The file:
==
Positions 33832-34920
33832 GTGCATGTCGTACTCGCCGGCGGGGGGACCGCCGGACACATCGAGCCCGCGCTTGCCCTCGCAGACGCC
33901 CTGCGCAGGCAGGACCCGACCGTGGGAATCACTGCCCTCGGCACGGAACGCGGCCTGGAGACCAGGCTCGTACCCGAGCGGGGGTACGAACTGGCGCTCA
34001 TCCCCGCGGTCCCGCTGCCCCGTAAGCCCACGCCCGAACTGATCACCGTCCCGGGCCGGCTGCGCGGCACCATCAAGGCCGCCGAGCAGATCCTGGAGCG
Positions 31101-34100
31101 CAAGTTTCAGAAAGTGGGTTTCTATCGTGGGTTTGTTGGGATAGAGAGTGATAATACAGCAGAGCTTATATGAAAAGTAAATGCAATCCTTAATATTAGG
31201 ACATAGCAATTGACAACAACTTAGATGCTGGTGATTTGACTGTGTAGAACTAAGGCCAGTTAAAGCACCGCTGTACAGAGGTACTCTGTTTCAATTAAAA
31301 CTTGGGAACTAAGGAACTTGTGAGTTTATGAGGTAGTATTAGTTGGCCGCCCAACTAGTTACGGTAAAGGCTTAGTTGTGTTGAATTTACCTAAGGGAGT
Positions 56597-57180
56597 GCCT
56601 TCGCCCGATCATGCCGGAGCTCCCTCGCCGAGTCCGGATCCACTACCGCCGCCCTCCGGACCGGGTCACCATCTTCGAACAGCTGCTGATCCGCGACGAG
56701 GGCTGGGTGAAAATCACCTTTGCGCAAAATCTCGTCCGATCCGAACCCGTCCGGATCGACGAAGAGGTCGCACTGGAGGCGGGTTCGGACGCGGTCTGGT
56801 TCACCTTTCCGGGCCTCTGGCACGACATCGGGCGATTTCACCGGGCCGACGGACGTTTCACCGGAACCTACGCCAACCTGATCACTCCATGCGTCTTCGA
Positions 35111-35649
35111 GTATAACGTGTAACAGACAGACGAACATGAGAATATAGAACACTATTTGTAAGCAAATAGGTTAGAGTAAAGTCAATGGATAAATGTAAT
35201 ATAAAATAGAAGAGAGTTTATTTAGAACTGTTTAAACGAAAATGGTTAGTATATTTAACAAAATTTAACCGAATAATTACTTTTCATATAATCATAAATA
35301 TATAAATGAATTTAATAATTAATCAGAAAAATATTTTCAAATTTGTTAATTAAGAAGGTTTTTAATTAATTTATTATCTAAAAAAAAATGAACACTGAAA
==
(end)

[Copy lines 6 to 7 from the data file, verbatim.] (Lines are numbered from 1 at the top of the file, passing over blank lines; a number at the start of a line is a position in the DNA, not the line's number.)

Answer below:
31101 CAAGTTTCAGAAAGTGGGTTTCTATCGTGGGTTTGTTGGGATAGAGAGTGATAATACAGCAGAGCTTATATGAAAAGTAAATGCAATCCTTAATATTAGG
31201 ACATAGCAATTGACAACAACTTAGATGCTGGTGATTTGACTGTGTAGAACTAAGGCCAGTTAAAGCACCGCTGTACAGAGGTACTCTGTTTCAATTAAAA